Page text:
The Karachayevo-Cherkessia Republic, with a total population of just 480,000, has brought more men to trial over the past 15 years on charges of plotting coups d’etat than any other Russian Federation subject. In the past five years alone, at least 76 men, in groups ranging in size from four to 29, have stood trial on charges of seeking to overthrow the republic’s leadership with the aim of establishing an Islamic state, and/or of attacking police, illegal possession of weapons, and membership of an illegal armed group.
Most of those accused have received prison terms ranging from two to 20 years; a handful were acquitted, or avoided imprisonment by virtue of having spent months, if not years, in pretrial detention. Sentence was passed on August 8 on the 16 defendants in the most recent such case.
The incidence of such alleged plots and the imputed objective of establishing a state based on shariat are all the more implausible given that Karachayevo-Cherkessia is one of the least Islamicized republics of the North Caucasus, in contrast to Chechnya at the other end of the spectrum. (The Muslims of the northwest Caucasus are Hanafis, whereas in Chechnya canonical Islam of the Shafii legal school co-exists with, but is losing ground to, republic head Ramzan Kadyrov’s bastardized version of traditional Sufi Islam.)
Local journalist Murat Gukemukhov has pointed out that while some young men in Karachayevo-Cherkessia have indeed taken up arms to oppose the authorities, the primary motivation for doing so is adverse socioeconomic conditions, corruption, and inequality. “This is not so much Salafism as Che Guevara-ism,” Gukemukhov said.
Information about the earliest “coup” trials, in 2002 and 2007, is fragmentary, and even media reporting of more recent cases is sketchy and sometimes based solely on the prosecution’s indictment. Informed observers acknowledge the difficulty of obtaining a halfway clear picture of what happened but nonetheless question the assumption that the men sought to seize power, a charge to which none of them has been quoted as pleading guilty. As Gukemukhov asked rhetorically, how could such small numbers of men have any realistic hope of doing so?
Other charges too have been unconvincing. For example, some of the murders that 29 men who went on trial in April 2009 were accused of had been previously attributed to a militant group that the authorities claimed to have wiped out in 2006.
The defendants in that trial, as in earlier ones, were said to be members of the local wing of the North Caucasus insurgency. A group of 16 young men who went on trial in August 2013 was similarly said to have belonged to an illegal armed group formed in April 2011 by Islam Uzdenov, who was killed together with two other members of the group in December of that year during a special operation by the FSB.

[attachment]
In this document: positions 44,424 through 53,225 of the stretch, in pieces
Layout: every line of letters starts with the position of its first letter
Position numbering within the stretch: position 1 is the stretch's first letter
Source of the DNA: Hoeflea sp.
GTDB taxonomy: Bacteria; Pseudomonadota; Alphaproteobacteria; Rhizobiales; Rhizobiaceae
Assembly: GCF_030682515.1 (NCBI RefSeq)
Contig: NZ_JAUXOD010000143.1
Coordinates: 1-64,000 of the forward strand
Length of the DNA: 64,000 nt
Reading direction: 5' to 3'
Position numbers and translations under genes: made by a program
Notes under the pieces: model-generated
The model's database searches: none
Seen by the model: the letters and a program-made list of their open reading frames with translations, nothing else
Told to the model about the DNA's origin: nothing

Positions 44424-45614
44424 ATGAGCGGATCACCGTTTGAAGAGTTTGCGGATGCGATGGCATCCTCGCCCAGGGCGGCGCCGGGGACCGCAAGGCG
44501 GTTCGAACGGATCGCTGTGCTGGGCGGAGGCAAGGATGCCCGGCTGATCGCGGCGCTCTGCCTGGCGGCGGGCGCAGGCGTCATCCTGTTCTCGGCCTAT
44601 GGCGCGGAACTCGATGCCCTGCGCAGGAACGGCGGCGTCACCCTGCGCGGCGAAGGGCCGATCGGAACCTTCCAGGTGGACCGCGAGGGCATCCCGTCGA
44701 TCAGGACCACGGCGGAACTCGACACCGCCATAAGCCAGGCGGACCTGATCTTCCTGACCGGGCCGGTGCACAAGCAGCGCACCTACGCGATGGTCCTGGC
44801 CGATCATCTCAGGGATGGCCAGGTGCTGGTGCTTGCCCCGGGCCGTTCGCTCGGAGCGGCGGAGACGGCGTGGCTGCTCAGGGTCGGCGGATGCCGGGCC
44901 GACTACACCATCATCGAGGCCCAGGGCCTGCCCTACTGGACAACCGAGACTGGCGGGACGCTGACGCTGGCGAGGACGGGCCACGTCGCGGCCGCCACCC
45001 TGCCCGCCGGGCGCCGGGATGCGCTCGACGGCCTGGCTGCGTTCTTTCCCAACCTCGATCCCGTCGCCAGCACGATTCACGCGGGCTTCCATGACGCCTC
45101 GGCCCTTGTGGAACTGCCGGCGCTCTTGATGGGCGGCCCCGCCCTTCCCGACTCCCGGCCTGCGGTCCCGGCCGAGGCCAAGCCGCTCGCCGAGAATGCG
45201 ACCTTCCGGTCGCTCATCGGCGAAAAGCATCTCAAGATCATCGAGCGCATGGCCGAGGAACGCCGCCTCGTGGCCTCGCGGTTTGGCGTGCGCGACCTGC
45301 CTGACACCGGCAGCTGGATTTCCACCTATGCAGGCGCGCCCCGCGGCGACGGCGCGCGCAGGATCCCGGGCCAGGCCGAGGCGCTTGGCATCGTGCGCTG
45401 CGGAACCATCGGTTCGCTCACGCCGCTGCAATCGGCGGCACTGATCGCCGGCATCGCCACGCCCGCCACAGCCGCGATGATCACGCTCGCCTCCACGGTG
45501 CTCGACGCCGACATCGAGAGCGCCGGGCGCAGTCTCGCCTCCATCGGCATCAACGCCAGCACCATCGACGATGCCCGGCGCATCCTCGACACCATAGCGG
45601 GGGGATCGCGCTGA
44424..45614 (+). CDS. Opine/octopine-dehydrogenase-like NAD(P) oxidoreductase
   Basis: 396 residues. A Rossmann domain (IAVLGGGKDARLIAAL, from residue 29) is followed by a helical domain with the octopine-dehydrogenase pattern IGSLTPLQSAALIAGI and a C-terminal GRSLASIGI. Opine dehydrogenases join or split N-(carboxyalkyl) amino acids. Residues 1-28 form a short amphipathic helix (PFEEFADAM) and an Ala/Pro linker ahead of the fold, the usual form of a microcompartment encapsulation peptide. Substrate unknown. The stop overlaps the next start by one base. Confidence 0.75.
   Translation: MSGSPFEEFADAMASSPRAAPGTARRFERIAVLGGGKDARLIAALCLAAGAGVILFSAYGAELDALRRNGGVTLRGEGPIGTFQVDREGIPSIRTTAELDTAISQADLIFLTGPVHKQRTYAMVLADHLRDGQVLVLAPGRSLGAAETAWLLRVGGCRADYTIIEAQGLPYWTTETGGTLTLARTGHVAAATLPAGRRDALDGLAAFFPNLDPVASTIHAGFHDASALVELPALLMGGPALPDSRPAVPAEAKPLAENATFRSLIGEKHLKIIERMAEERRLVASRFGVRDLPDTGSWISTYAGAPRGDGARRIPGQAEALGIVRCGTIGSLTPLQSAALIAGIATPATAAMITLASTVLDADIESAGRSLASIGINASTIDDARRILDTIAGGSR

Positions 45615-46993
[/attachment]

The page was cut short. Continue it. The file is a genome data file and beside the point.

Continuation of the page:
Two of the 16, Denislam Semyonov and Osman Baychorov, had been apprehended during a special police operation in February 2013 during which Semyonov allegedly tried to shoot a senior police officer. They were sentenced earlier this month to 18 and 17 years’ imprisonment respectively, despite pleading not guilty to the coup charge.
Semyonov pleaded guilty only to illegal possession of weapons and membership in an illegal armed group, but denied attacking police. Baychorov pleaded not guilty to all four charges; he further said his pretrial testimony was extracted under torture. Eight other group members were jailed for up to two years.
While at least some members of the “Uzdenov Group” apparently did take up arms, even if they never fired them, a second group of 13 men who went on trial in April 2012 on similar charges of setting up two illegal armed formations with the aim of seizing power were not even in possession of weapons, according to their defense lawyers. The men were characterized as law-abiding practicing Muslims from rural areas, all with university educations and gainfully employed. Not all of them were acquainted among themselves, and those who did were not in constant contact. They apparently incurred suspicion by spending several days together discussing their shared fear of being targeted for “not praying correctly.”
Svetlana Avdjayeva, representing one of the 13, Artur Ismailov, said the prosecution did not adduce a shred of evidence to substantiate the charge of plotting to overthrow the authorities. What is more, the prosecutor reportedly failed to ask Ismailov a single question about the imputed coup, focusing exclusively on how often he prayed or went to the mosque. Avdjayeva claimed the men were beaten or tortured to induce them to confess. Lawyers for other defendants similarly said the charges against them were fabricated and unsubstantiated. All were nonetheless jailed for between six years and 10 months and 12 years.
The fact remains that despite changes in the republic’s leadership in 2008 and 2011, the KChR prosecutor’s office and courts have resorted for years to the same dubious “coup” charges against successive groups, reportedly underpinned by testimony from the same witnesses. Over the same time period, the KChR Interior Ministry has routinely resorted to the beating of suspects to extract incriminating testimony.
Discussing the jail terms handed down to the “Group of 13,” Moscow-based analyst Aleksei Malashenko drew a parallel with the systematic reprisals meted out by police in the early 2000s to young practicing Muslims in the Kabardino-Balkaria Republic that borders on Karachayevo-Cherkessia. The victims of that harassment finally launched multiple retaliatory attacks on police and security facilities in Nalchik, the republican capital, in October 2005.
-- Liz Fuller